Down to the wire for cannabis legalization - Albuquerque Journal

Down to the wire for cannabis legalization

Copyright © 2021 Albuquerque Journal

SANTA FE – The clock is ticking on this year’s push to legalize cannabis for adult users in New Mexico, but backers’ hopes are far from extinguished.

A Senate committee did not take action Saturday on any of the four marijuana legalization bills assigned to it, as had been previously scheduled, instead opting to hold off on the bills so a group of legislators working on a compromise proposal could have more time.

“I remain confident that a solution can be found,” Senate Majority Leader Peter Wirth, D-Santa Fe, said in a Saturday interview. “This is a very big issue with a lot of moving pieces.”

Wirth voiced support for using a legalization bill passed Feb. 26 by the House, which would authorize commercial sales to begin in January 2022, as the basis for a compromise.

In large part, that’s because the legislation, House Bill 12, could be amended in the Senate and then advanced, which would avoid the need for House committees to vote on it again.

“If that happens, I’m confident we have the votes on the Senate floor to get it passed,” Wirth said.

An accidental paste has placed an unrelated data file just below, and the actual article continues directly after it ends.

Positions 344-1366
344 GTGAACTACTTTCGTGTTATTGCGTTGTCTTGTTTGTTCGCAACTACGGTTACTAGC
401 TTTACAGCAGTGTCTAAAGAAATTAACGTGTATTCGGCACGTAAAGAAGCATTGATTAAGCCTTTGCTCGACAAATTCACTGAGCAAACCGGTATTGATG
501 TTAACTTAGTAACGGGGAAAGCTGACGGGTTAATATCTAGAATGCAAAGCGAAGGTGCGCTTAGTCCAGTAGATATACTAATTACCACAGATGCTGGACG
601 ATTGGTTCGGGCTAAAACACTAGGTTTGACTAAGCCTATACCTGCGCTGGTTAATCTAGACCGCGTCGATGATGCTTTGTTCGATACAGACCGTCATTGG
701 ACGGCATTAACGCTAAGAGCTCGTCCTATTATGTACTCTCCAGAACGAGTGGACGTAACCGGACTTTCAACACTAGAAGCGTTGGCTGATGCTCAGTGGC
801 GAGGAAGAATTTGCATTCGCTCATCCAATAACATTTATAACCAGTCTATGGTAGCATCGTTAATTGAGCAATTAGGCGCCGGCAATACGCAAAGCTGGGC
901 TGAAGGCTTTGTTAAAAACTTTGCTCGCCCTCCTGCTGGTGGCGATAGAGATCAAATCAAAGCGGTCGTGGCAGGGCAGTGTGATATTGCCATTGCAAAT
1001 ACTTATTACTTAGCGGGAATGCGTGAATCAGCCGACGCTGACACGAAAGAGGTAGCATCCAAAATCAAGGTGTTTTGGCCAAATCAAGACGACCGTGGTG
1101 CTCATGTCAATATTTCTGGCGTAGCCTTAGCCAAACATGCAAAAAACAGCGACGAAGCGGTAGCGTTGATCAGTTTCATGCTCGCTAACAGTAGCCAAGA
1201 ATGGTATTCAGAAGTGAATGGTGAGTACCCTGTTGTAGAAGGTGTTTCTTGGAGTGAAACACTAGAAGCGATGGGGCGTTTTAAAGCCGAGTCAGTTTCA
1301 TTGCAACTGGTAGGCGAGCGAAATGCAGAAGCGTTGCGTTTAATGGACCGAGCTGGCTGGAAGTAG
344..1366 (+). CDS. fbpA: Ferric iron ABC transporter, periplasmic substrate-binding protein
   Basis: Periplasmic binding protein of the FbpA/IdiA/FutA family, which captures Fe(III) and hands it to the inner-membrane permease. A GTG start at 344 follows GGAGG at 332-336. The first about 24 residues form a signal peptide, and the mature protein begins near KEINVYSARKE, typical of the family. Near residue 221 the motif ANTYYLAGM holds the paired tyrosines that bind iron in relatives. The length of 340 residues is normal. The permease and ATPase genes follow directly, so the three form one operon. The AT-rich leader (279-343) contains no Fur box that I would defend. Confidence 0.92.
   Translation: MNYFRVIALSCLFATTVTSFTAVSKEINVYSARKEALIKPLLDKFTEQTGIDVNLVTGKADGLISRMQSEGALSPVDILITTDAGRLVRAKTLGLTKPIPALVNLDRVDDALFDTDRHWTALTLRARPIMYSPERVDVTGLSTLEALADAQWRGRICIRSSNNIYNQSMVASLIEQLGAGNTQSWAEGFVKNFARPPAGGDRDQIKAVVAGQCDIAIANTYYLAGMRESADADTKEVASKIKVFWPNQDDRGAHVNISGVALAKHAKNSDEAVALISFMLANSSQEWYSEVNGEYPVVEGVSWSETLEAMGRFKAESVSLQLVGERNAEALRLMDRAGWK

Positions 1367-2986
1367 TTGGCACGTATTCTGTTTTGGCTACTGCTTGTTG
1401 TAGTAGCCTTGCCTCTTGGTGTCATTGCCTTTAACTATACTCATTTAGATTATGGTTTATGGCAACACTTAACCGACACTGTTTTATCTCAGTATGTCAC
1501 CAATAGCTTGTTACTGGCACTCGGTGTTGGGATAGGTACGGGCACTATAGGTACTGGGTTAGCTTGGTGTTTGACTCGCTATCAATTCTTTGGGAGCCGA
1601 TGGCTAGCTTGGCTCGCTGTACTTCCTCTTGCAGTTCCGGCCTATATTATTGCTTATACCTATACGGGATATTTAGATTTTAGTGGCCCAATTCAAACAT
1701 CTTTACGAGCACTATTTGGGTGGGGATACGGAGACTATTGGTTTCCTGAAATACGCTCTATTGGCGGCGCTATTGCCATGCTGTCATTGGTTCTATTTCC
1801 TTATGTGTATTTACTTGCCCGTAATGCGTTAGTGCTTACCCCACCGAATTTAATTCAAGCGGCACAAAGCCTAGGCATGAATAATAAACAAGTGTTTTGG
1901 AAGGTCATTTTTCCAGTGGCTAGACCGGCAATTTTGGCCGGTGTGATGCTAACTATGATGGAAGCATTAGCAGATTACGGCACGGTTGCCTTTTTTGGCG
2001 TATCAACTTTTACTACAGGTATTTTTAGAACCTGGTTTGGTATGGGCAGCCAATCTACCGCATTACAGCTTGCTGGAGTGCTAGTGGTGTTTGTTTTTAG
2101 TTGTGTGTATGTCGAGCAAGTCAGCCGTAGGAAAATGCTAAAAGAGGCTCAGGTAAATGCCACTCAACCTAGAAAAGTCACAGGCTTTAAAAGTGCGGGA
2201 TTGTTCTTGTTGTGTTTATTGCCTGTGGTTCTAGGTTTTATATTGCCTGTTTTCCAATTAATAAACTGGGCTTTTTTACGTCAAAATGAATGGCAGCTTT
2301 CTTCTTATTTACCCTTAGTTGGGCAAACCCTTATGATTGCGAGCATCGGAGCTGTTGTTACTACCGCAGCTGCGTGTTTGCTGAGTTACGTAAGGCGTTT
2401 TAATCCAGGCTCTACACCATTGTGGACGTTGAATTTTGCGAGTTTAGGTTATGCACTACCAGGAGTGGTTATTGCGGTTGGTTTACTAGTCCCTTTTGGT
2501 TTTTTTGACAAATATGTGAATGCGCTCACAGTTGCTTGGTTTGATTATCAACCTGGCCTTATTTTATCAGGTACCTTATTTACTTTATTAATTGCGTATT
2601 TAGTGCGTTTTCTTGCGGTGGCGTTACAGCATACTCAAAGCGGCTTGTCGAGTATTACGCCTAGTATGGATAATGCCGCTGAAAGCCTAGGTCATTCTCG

But Senate changes to the House-approved bill could also set the stage for a high-stakes legislative conference committee in the final days of the session, in which appointed lawmakers from each legislative chamber would try to hammer out a compromise.

Sen. Jacob Candelaria, D-Albuquerque, sponsor of one of the cannabis legalization bills, said there is still “plenty of time” left in this year’s session, which ends March 20.

“I have full confidence that the Senate will get a bill back to the House; with some amendments but in more than enough time to get this bill to the governor’s desk,” Candelaria told the Journal. “Thousands of jobs and billions of dollars in economic activity are on the line.”

But there are several issues to be resolved, including plant count and license limits for cannabis producers.

And several Republicans have suggested they would not support the House-approved bill in its current form and prefer other approaches to cannabis legalization.

Sen. Cliff Pirtle, R-Roswell, sponsor of a cannabis legalization bill that would allow New Mexico cities and counties to decide whether dispensaries could be located within their boundaries, said he objects to the proposed tax rate – it could be higher than 20% – and regulatory framework of the House measure.